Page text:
JFK’s Historic Plea for Peace and Nuclear Disarmament
June 10 marks the 50th anniversary of one of JFK's most important speeches and one of the most powerful pleas ever given by a US president for nuclear disarmament. He touches on many issues that we still wrestle with today, including nuclear war, disarmament, banning all nuclear tests, and the defeatist belief that change is impossible.
Kennedy began his commencement address at American University in Washington, D.C. with a sweeping assertion.
I speak of peace because of the new face of war...when a single nuclear weapons contains almost ten times the explosive force delivered by all the allied air forces in World War II...I speak of peace, therefore, as the necessary rational end of rational men. I realize that the pursuit of peace is not as dramatic as the pursuit of war -- and frequently the words of the pursuer fall on deaf ears. But we have no more urgent task.
Kennedy took on directly the cynics who claimed nothing could be done until other nations changed, and those who dismissed partial steps as insufficient. President Obama would echo these sentiments in his own speech in Prague in April 2009: “There are those who hear talk of a world without nuclear weapons and doubt whether it’s worth setting a goal that seems impossible to achieve.” Kennedy said:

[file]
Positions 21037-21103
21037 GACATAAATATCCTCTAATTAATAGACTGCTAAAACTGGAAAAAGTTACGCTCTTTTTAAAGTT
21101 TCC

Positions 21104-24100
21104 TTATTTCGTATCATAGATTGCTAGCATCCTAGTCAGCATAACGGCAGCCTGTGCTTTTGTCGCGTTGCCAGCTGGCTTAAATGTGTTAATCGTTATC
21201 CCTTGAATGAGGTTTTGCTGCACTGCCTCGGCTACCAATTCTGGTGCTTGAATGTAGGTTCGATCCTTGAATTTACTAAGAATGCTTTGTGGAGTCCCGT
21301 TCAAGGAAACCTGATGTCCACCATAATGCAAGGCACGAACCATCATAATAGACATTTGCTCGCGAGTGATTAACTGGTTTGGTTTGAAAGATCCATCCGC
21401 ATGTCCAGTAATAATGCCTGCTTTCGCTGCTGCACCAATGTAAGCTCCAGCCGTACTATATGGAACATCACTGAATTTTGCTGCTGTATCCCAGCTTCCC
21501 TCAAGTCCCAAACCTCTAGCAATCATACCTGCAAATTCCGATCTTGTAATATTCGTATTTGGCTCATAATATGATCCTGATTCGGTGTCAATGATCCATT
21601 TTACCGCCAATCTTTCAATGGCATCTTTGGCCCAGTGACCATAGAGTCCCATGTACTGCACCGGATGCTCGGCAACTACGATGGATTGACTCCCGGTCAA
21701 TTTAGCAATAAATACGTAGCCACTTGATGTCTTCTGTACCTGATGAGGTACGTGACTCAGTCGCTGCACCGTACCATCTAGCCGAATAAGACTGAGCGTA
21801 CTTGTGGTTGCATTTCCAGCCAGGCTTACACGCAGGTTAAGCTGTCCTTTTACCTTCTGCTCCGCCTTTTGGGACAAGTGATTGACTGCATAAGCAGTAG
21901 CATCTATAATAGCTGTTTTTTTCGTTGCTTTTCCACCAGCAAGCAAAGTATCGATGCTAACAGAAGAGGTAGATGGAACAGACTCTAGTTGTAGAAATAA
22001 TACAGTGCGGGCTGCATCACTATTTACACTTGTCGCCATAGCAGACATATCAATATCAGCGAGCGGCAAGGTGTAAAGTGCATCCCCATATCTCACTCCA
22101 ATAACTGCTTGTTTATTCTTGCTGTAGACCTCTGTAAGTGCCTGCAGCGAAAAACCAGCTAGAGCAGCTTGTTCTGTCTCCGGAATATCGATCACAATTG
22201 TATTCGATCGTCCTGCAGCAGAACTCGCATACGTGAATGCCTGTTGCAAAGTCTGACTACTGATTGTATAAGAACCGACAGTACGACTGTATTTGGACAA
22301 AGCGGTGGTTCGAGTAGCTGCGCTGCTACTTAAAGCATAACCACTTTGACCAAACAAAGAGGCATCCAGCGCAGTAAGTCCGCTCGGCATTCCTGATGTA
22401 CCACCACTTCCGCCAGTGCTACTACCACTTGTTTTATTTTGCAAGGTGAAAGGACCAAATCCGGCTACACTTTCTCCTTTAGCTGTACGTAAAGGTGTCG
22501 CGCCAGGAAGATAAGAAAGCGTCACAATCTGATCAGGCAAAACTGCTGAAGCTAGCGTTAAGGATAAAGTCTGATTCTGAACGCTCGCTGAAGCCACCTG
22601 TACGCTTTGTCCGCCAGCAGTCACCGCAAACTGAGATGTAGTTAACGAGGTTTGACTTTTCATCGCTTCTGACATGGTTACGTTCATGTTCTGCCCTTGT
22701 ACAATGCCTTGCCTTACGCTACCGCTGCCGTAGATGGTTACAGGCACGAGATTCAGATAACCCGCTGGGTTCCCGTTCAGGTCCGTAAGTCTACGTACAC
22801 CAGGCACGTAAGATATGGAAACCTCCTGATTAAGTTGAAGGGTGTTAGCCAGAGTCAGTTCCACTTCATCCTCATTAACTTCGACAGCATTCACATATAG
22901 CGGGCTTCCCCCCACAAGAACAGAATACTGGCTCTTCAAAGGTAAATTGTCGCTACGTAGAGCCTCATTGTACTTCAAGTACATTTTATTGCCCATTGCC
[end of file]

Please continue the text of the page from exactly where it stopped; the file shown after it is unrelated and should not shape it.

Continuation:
Some say that it is useless to speak of world peace or world law or world disarmament-and that it will be useless until the leaders of the Soviet Union adopt a more enlightened attitude. I hope they do. I believe we can help them do it. But I also believe that we must reexamine our own attitude--as individuals and as a Nation--for our attitude is as essential as theirs…
First: Let us examine our attitude toward peace itself. Too many of us think it is impossible. Too many think it unreal. But that is a dangerous, defeatist belief. It leads to the conclusion that war is inevitable--that mankind is doomed--that we are gripped by forces we cannot control.
We need not accept that view. Our problems are manmade--therefore, they can be solved by man. And man can be as big as he wants. No problem of human destiny is beyond human beings. Man's reason and spirit have often solved the seemingly unsolvable--and we believe they can do it again.
I am not referring to the absolute, infinite concept of universal peace and good will of which some fantasies and fanatics dream. I do not deny the value of hopes and dreams but we merely invite discouragement and incredulity by making that our only and immediate goal.
Let us focus instead on a more practical, more attainable peace--based not on a sudden revolution in human nature but on a gradual evolution in human institutions--on a series of concrete actions and effective agreements which are in the interest of all concerned….
Peace need not be impracticable, and war need not be inevitable. By defining our goal more clearly, by making it seem more manageable and less remote, we can help all peoples to see it, to draw hope from it, and to move irresistibly toward it.